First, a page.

Just like in a cafe, we talk about everything. Nothing heavy. Just talk over a cup of coffee.
Friday, February 8, 2013
THE ENERGY SOURCE OF OUR LIFE
I walked into the crowded hotel room and immediately knew I was in trouble. It was Friday evening at the District 45 Toastmasters' conference. At least 50-75 people were jammed into the room that was serving as the hospitality suite. A table loaded down with fresh fruit trays, chips, and veggie platters narrowed the entry path to and from the room. People crowded around the small bar. Although the bed had been removed, sofas and chairs lining the walls took up a lot of floor space.
I stayed close to the friends who had gently coerced me into going with them to this informal social event. Teresa had said, "We're all tired after that long drive. But this will be fun. It will wake you up."
I wanted to believe her. Within minutes, however, the crush of people, the scent of perfumes and colognes, and the multitude of conversations put my mind into sensory overload. I had to escape.
I told my friends I was okay, but that I needed to go back to the room we were sharing. Once there I dropped on the bed and looked at the clock. I discovered I had lasted less than 20 minutes at the party.
Yet I was exhausted. My head ached and my heart pounded. I was close to having a panic-attack. Within a few minutes, however, I felt myself calming down. I pulled out some clothes for the next day and hummed as I ironed them.
I sat at the desk and wrote the "state of the area" report I had forgotten to prepare before leaving home. I was eating a handful of Wheat Thins crackers and reading a novel when I heard the door open.
"Oh my gosh," Teresa exclaimed rushing into the room. "You are SUCH an "I"!"
"Is it that obvious?" I laughed. I knew she was referring to one of the characteristics of the Myers-Briggs Type Indicator or personality assessment. The "I" stands for introvert--someone who finds energy by being alone and pulling into herself for reflection...someone who feels drained by crowds of people.
"I've never seen anyone just shrink like that," Teresa continued. She made a slurping noise and gestured with her hands to show someone pulling inside herself. "We walked into that room and you just... I don't know... you just shrunk."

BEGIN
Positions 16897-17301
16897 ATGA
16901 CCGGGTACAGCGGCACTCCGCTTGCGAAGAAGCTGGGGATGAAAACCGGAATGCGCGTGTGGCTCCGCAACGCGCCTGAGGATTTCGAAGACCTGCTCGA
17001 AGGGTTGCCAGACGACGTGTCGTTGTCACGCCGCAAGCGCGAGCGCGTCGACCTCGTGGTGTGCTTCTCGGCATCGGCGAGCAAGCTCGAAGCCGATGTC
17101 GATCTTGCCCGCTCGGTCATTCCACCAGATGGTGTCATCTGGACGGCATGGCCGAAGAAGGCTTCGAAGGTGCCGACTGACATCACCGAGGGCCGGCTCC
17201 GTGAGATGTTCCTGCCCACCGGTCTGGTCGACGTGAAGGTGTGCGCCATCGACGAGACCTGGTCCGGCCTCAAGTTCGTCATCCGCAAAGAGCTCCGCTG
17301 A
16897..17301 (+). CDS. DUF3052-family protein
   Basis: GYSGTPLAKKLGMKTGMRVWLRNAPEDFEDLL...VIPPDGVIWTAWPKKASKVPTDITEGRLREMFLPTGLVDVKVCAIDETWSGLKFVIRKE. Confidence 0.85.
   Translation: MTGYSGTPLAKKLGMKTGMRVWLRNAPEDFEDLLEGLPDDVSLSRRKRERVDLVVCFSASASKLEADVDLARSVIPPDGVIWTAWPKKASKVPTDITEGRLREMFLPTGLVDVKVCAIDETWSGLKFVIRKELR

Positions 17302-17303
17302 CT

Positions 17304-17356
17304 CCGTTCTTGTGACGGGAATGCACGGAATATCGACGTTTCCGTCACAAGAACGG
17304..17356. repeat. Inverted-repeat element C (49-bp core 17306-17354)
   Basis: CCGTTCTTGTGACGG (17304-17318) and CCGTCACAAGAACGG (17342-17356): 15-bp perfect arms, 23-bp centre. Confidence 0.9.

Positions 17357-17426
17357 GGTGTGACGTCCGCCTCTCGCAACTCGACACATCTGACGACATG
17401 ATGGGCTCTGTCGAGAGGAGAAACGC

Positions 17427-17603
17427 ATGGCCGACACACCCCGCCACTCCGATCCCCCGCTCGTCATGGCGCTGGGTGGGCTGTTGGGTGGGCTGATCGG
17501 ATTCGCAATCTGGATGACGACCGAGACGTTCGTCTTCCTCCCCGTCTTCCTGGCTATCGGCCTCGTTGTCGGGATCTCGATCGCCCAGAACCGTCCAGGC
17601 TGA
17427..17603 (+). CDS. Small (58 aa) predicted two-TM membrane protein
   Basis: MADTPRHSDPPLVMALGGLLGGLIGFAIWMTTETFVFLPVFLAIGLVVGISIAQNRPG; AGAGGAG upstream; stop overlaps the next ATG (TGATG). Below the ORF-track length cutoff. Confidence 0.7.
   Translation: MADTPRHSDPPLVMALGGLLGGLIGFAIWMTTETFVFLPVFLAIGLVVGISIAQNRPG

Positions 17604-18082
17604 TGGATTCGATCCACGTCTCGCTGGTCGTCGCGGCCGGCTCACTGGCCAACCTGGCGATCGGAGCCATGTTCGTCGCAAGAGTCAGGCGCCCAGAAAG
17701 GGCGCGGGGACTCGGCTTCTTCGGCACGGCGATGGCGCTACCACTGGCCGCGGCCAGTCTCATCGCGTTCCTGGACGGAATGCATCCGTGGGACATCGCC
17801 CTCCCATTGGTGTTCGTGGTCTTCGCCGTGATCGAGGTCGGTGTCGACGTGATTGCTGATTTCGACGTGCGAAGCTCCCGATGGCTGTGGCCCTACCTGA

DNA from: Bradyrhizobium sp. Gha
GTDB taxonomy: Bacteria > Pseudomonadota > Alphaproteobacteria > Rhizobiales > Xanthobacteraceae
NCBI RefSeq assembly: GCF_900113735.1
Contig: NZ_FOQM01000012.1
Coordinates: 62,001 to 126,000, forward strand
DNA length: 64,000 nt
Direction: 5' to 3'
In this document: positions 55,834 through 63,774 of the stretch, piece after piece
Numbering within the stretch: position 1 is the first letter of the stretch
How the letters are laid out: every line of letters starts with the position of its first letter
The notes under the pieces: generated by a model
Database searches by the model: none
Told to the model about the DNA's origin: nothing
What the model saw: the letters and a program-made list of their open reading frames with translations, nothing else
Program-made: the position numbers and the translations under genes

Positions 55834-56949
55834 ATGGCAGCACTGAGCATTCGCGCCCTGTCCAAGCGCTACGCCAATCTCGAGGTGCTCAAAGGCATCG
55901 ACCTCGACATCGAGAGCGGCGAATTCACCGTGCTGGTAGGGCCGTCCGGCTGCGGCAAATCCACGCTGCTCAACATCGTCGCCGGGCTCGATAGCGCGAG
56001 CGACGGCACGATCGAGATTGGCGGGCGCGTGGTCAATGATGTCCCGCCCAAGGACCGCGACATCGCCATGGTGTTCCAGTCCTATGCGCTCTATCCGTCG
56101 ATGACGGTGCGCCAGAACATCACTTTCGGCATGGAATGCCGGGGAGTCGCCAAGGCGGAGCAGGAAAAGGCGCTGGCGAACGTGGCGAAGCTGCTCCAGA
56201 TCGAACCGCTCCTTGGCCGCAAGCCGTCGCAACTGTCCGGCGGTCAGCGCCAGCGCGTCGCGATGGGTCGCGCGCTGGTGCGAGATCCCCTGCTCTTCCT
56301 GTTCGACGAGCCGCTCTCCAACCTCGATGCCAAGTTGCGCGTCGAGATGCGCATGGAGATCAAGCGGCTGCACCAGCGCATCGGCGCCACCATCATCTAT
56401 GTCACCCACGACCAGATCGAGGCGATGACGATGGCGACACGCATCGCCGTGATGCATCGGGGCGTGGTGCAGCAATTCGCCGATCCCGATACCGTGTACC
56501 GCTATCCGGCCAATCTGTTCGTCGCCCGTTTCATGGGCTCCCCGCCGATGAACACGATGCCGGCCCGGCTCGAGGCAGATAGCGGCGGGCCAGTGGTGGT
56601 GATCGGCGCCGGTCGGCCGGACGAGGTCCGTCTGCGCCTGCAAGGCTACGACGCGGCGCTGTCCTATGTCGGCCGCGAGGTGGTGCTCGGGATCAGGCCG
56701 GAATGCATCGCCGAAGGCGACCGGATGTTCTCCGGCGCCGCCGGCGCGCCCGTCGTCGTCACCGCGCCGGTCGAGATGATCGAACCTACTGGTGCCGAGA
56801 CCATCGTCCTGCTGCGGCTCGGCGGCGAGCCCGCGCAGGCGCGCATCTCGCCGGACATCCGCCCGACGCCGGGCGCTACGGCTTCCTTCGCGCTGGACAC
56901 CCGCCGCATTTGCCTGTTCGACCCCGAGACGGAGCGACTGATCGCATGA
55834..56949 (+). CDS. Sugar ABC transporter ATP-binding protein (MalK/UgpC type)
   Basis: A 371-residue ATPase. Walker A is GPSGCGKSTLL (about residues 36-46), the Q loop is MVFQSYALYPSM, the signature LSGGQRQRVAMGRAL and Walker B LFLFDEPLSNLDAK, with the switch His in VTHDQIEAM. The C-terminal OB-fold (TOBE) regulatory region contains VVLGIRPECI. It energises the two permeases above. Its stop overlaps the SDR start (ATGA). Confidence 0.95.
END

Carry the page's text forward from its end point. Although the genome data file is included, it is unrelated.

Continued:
I was comfortable and not offended by Teresa's assessment. In fact, it was rather amusing to me because in just a few moments time, she gained a greater understanding of what makes me tick.
But at one time I would have gone on the defensive at being called an introvert. I used to think that being an introvert was a bad thing. I thought it meant I didn't like people, or that I was antisocial. I thought extroverts, people who feel exhilarated when in a crowd and surrounded by activity, were the best people... the most fun. So for many years I tried to force myself to be a "people person." But I never had much luck with it. It felt phony. It was too exhausting!
Then I learned about the personality types. I learned about my personality and I learned what it means to be an introvert.
I was wrong to think that introverts don't like people. In fact, my whole understanding of what introverts and extroverts are was wrong!
These classifications have nothing to do with whether you like people or whether you are fun person to be around. Instead they represent the way you recharge your battery. Introverts need quiet time, alone time. They find their energy from within. Extroverts need activity, people, and external stimuli to get pumped up. They find their energy from outside sources.
Once I understood and accepted that my need for quiet time and personal space was vital to maintaining my energy level, I began to respect that time. I began to include it in my routine so that I could keep my energy level at its peak. Sometimes I can go for weeks without renewing it, but when I do, I find that I've drained so much energy with my constant movement, that I need longer to recharge my battery. At other times, I need short, frequent bursts to feel re-energized.
Whether you need quiet time or commotion, solitude or socialization, or internal or external forces to fuel your body and your spirit, tap into it often enough so that you can maintain the most efficient level of energy to complete both your daily tasks and your life purpose.
And the next time you try to convince a weary friend that she needs to settle down and take a bubble bath, or join you on a shopping spree, remember that just because something restores your spirits, does not mean it will restore hers. Trust her when she says, "No thanks. I'll be okay," and let her find her own way, just as you find yours.